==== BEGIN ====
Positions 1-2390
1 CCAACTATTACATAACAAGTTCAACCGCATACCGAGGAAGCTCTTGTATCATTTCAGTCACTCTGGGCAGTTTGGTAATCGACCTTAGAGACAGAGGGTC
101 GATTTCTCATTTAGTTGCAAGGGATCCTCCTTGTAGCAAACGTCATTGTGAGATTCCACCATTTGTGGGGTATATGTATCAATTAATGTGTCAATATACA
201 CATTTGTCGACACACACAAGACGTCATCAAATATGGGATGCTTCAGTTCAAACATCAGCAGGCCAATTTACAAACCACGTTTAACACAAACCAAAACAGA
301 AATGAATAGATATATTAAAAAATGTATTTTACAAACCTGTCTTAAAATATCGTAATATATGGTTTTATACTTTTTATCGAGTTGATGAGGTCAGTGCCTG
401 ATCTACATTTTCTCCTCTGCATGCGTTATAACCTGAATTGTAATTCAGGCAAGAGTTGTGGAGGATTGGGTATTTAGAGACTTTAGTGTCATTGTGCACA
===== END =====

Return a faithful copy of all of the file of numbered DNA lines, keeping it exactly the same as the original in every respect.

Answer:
Positions 1-2390
1 CCAACTATTACATAACAAGTTCAACCGCATACCGAGGAAGCTCTTGTATCATTTCAGTCACTCTGGGCAGTTTGGTAATCGACCTTAGAGACAGAGGGTC
101 GATTTCTCATTTAGTTGCAAGGGATCCTCCTTGTAGCAAACGTCATTGTGAGATTCCACCATTTGTGGGGTATATGTATCAATTAATGTGTCAATATACA
201 CATTTGTCGACACACACAAGACGTCATCAAATATGGGATGCTTCAGTTCAAACATCAGCAGGCCAATTTACAAACCACGTTTAACACAAACCAAAACAGA
301 AATGAATAGATATATTAAAAAATGTATTTTACAAACCTGTCTTAAAATATCGTAATATATGGTTTTATACTTTTTATCGAGTTGATGAGGTCAGTGCCTG
401 ATCTACATTTTCTCCTCTGCATGCGTTATAACCTGAATTGTAATTCAGGCAAGAGTTGTGGAGGATTGGGTATTTAGAGACTTTAGTGTCATTGTGCACA